This data is reinforced and brought to life by real-world experiences. At CVS Health, where I am the chief medical officer of Women’s Health, we recently heard from members of our Black Colleagues Resource Group (BCRG) on how they manage their experiences within the health-care system. Black women told us they often anticipate their health-care concerns and questions will be dismissed or ignored during encounters with providers and other members of the health-care system. Black colleagues shared instances in which they adjusted behavior as a defensive strategy to sidestep those barriers, including trying to optimize their speech, appearance, behavior, and expression in the hopes of receiving fair(er) treatment and better care—also known as code-switching. BCRG members even mentioned having to reference their professional or educational credentials to their providers in order to signal their worthiness.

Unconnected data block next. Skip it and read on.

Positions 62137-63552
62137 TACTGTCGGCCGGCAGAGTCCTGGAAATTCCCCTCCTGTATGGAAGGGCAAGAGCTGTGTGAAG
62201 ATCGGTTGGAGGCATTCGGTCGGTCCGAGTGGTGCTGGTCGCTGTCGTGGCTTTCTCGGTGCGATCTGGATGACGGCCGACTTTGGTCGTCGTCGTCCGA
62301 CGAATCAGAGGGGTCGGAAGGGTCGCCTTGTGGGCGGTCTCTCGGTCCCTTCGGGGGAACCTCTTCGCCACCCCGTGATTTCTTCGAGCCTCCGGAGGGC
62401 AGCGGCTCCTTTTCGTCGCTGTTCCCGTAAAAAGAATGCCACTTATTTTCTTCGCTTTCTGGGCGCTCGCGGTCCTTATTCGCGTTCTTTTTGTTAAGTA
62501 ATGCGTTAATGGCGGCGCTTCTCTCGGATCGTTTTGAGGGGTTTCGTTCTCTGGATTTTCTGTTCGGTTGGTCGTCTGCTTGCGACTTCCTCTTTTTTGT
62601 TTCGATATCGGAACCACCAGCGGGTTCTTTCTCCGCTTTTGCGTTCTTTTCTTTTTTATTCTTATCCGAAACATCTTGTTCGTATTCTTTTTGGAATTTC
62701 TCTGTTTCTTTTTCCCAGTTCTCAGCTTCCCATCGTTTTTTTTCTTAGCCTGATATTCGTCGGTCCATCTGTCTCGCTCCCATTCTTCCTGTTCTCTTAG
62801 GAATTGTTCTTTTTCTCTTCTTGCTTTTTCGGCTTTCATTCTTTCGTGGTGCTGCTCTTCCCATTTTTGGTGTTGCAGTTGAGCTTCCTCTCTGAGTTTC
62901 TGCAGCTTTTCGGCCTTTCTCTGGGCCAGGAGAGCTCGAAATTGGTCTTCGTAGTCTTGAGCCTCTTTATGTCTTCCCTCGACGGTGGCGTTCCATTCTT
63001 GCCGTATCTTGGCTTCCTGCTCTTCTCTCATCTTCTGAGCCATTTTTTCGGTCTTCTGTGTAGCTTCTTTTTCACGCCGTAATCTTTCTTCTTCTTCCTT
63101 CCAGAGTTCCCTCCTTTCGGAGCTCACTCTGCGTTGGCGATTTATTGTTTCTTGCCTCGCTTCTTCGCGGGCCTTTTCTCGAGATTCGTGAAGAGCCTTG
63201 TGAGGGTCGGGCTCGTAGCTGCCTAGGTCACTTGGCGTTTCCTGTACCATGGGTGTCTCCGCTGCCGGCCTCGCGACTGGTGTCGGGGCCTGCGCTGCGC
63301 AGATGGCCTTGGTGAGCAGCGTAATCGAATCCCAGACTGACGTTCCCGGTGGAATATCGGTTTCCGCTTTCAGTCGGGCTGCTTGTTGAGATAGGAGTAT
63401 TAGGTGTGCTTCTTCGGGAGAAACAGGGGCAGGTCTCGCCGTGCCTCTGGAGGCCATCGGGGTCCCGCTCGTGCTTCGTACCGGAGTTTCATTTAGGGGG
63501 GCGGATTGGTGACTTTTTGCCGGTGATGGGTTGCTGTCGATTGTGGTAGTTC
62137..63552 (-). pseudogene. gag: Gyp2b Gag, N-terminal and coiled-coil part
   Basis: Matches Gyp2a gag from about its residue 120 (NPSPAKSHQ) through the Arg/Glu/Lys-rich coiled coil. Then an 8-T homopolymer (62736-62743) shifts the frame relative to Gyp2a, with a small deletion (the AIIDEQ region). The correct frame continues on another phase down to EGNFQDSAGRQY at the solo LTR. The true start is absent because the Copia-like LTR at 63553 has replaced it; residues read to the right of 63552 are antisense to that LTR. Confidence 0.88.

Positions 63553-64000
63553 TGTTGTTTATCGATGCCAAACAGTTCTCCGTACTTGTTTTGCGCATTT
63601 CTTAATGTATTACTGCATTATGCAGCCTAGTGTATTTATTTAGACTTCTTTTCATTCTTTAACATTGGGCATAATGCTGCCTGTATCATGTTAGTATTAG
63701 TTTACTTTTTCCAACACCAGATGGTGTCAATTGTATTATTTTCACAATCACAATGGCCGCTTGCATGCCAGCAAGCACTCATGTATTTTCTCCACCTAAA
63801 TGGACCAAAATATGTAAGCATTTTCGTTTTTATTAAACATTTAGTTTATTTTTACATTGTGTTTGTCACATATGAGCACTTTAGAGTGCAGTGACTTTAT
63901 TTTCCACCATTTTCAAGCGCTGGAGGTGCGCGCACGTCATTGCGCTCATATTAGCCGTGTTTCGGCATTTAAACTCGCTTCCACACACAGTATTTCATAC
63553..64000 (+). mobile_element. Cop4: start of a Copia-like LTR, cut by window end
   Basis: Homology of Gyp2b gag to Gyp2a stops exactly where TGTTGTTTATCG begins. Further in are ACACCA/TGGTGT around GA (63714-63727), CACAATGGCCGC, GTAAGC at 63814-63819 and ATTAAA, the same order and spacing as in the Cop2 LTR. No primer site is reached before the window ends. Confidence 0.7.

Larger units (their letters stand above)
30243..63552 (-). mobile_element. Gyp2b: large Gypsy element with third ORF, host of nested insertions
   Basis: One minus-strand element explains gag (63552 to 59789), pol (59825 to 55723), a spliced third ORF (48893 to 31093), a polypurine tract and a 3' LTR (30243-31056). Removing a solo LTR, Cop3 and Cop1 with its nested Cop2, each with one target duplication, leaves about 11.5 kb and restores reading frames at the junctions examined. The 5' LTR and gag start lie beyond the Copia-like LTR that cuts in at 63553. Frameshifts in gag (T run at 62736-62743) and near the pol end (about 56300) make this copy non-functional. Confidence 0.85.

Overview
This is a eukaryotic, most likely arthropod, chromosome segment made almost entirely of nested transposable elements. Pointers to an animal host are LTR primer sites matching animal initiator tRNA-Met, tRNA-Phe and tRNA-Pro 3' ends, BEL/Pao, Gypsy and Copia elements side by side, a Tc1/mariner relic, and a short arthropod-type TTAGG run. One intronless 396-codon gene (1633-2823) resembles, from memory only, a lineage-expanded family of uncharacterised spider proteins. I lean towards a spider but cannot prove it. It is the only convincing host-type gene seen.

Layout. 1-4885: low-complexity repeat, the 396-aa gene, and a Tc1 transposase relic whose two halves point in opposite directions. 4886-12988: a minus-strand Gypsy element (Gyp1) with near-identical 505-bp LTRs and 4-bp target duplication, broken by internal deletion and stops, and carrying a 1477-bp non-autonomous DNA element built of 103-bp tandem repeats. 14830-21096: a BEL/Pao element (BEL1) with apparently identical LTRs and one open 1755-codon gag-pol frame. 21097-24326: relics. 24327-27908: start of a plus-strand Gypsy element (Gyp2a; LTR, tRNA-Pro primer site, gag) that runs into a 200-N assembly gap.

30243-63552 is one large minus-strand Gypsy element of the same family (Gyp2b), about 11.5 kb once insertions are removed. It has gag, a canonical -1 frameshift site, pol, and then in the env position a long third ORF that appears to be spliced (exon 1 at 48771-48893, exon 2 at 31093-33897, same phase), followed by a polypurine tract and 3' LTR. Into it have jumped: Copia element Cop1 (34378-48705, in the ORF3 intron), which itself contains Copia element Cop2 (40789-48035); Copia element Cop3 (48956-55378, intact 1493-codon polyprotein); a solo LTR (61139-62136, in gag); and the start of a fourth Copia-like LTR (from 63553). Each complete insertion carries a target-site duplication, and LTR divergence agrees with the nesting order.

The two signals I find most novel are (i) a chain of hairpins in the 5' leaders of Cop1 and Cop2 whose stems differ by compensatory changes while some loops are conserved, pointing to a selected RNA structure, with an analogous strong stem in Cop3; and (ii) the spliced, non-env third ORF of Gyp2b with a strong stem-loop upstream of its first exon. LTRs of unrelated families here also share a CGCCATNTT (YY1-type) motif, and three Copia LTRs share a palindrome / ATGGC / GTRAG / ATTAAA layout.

Unfortunately, we hear these stories far too often. Regardless of socioeconomic background and race, patients should feel supported and informed in order to make their health-care decisions without these additional stressors. As health-care providers, we need to partner with our patients, listen to their needs and desires, and work together toward good outcomes. The health-care industry, meanwhile, should take the opportunity to examine the biases that we know exist and shift its thinking and approaches to help ensure patients are being heard.